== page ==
ACLU of Maine names law school official as new executive director

Posted April 28, 2014, at 12:29 p.m.
Alison Beyea
ACLU of Maine
Alison Beyea

PORTLAND, Maine — The American Civil Liberties Union of Maine has named Alison Beyea, director of admissions and an adjunct professor at the University of Maine School of Law, as its new executive director, the organization announced Monday.

Beyea also is a former leader with the ACLU of Nevada.

She is the permanent replacement for longtime ACLU of Maine head Shenna Bellows, who resigned in the fall in part to run as a Democrat in November’s U.S. Senate race against incumbent Republican Susan Collins.

“We are thrilled to welcome Alison Beyea to the ACLU of Maine team,” said Susan Peck, president of the ACLU of Maine board of directors, in a statement. “Throughout her impressive career, Alison has demonstrated a dedication to key civil liberties issues, including criminal justice reform, children’s rights and women’s rights. She is the perfect fit to lead the organization forward.”

Beyea said in a Monday telephone interview that she’s “honored” and “excited” by the appointment. Without any immediate court cases to focus on, she said her first goal will simply be to get settled in.

“The team here is so strong and was led by Shenna for so many years so well, at this point, my goals are to make sure I’m out and meeting with people and talking with people who have been working with the ACLU,” she said. “I want to continue reaching across the aisle and working with both parties on protecting the Bill of Rights.”

Bellows had served as the organization’s executive director for eight years, during which time it lobbied for the legalization of same-sex marriage and marijuana possession, among other things, and found success on both fronts.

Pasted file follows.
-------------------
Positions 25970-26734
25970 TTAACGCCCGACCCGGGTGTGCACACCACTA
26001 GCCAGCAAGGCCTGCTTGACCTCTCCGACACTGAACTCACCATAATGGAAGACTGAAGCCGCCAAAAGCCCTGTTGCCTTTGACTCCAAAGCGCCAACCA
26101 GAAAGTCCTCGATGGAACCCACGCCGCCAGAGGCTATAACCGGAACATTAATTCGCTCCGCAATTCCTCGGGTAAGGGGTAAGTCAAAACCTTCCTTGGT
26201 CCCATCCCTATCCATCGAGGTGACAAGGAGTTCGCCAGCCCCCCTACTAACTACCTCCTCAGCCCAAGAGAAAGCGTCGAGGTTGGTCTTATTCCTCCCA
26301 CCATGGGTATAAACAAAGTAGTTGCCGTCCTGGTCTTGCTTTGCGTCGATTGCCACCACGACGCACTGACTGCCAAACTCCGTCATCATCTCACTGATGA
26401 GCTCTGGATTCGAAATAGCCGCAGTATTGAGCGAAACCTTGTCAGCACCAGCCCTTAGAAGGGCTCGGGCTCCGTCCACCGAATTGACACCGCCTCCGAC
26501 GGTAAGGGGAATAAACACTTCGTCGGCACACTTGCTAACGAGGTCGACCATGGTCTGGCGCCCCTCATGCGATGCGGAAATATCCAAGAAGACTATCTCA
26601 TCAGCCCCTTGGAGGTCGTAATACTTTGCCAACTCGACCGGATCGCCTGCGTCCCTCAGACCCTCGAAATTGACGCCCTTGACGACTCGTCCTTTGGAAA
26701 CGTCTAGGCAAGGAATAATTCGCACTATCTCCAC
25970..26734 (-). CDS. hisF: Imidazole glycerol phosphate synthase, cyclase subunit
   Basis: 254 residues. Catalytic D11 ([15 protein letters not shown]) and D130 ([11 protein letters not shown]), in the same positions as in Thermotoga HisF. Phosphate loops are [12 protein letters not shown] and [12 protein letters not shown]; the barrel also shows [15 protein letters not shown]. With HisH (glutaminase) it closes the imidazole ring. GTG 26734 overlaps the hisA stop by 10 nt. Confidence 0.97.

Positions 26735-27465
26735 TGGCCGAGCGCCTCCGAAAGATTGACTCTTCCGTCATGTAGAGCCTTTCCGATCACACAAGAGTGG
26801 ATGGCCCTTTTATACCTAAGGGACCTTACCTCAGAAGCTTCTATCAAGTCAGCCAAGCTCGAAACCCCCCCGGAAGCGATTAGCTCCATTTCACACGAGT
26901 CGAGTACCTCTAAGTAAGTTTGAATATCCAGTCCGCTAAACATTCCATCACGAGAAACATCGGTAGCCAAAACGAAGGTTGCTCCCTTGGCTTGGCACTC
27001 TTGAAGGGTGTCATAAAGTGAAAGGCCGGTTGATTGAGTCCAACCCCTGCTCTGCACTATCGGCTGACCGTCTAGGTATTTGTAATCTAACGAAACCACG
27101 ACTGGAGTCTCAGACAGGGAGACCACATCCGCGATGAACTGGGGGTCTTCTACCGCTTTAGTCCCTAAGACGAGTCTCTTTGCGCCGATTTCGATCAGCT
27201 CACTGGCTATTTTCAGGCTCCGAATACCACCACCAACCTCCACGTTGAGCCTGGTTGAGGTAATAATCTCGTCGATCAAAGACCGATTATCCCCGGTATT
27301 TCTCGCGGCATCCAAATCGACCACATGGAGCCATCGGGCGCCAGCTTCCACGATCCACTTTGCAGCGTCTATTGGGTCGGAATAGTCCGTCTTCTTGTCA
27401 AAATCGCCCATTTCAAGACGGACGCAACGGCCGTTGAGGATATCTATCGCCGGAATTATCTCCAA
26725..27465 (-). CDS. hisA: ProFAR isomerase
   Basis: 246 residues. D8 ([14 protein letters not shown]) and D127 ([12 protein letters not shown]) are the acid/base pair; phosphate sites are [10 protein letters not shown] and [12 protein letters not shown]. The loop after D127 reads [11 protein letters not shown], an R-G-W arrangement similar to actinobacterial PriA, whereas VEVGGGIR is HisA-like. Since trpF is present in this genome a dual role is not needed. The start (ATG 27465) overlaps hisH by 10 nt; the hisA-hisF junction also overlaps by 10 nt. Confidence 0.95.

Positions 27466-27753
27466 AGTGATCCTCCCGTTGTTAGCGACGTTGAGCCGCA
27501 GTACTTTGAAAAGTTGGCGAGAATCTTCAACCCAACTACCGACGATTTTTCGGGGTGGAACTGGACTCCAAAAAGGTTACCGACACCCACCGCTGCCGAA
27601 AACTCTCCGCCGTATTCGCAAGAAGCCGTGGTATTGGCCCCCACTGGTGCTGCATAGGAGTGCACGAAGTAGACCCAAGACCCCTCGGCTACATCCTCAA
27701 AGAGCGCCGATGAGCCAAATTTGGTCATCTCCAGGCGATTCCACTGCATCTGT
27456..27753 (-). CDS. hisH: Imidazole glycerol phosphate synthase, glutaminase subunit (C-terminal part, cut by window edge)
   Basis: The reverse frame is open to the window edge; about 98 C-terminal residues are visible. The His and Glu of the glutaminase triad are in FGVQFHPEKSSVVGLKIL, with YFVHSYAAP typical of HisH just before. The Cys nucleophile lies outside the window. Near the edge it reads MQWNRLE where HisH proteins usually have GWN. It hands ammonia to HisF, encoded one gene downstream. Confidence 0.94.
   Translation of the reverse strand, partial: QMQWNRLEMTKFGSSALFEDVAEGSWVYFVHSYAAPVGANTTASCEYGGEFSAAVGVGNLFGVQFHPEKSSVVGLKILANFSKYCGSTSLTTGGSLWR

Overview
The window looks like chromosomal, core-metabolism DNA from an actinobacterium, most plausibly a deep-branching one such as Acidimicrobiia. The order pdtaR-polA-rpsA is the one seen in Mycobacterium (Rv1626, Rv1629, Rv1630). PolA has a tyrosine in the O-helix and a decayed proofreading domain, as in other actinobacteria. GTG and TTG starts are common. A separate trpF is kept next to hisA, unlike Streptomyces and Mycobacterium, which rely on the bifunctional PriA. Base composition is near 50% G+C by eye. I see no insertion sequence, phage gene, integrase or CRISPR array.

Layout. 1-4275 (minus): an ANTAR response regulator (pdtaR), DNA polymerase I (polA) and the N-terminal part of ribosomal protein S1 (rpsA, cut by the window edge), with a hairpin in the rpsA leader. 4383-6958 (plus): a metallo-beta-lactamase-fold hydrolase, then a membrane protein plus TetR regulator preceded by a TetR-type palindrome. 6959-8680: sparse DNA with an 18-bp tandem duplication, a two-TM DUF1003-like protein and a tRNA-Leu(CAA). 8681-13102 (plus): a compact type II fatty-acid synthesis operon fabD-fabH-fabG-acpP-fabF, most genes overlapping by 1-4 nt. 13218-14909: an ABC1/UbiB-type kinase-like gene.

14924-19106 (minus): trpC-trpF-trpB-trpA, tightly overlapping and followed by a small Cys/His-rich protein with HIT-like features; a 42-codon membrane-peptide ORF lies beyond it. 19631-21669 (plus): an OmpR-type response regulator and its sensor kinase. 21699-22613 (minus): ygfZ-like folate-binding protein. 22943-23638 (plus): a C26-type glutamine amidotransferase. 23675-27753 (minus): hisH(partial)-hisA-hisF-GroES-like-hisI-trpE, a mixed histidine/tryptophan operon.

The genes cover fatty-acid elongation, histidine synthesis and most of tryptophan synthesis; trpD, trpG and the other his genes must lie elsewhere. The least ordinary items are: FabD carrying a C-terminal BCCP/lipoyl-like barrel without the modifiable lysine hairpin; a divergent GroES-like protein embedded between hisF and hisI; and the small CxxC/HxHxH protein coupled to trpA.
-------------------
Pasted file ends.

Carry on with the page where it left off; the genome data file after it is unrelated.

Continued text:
Maine voters legalized same-sex marriages in 2012, and Portland voters approved a pot legalization ordinance for the state’s largest city last November.

Beyea is not the only ACLU of Maine leader with ties to the University of Maine School of Law. Zachary Heiden, the organization’s legal director, also is an adjunct faculty member at the Portland-based school.

In addition to her post as director of admissions, Beyea taught juvenile law at the school. She was previously the senior attorney for the Justice Policy Program at the Muskie School of Public Service and co-founder of Pine Tree Legal Assistance’s KIDS Legal program, which is dedicated to addressing the legal needs of low-income children, according to Monday’s ACLU announcement.

Beyea served as law clerk to Judge Kermit Lipez of the U.S. Court of Appeals for the First Circuit and to Chief Justice Daniel Wathen of the Maine Supreme Judicial Court. She was deputy director of the ACLU of Nevada in 1993.

In addition to its work on same-sex marriage and marijuana legalization, the ACLU of Maine in February scored a legal victory against the city of Portland in a lawsuit contesting an ordinance banning panhandlers, political activists and anyone else from standing in median strips. In that case, Heiden successfully convinced U.S. District Court Judge George Z. Singal that the ordinance was an unconstitutional infringement on the free-speech rights of panhandlers and demonstrators.

“The ACLU has developed an incredibly strong reputation as a legal and legislative powerhouse right now, and continuing on that path forward is important,” Beyea said. “The organization is here to make sure the Bill of Rights is respected for all Mainers.”

 

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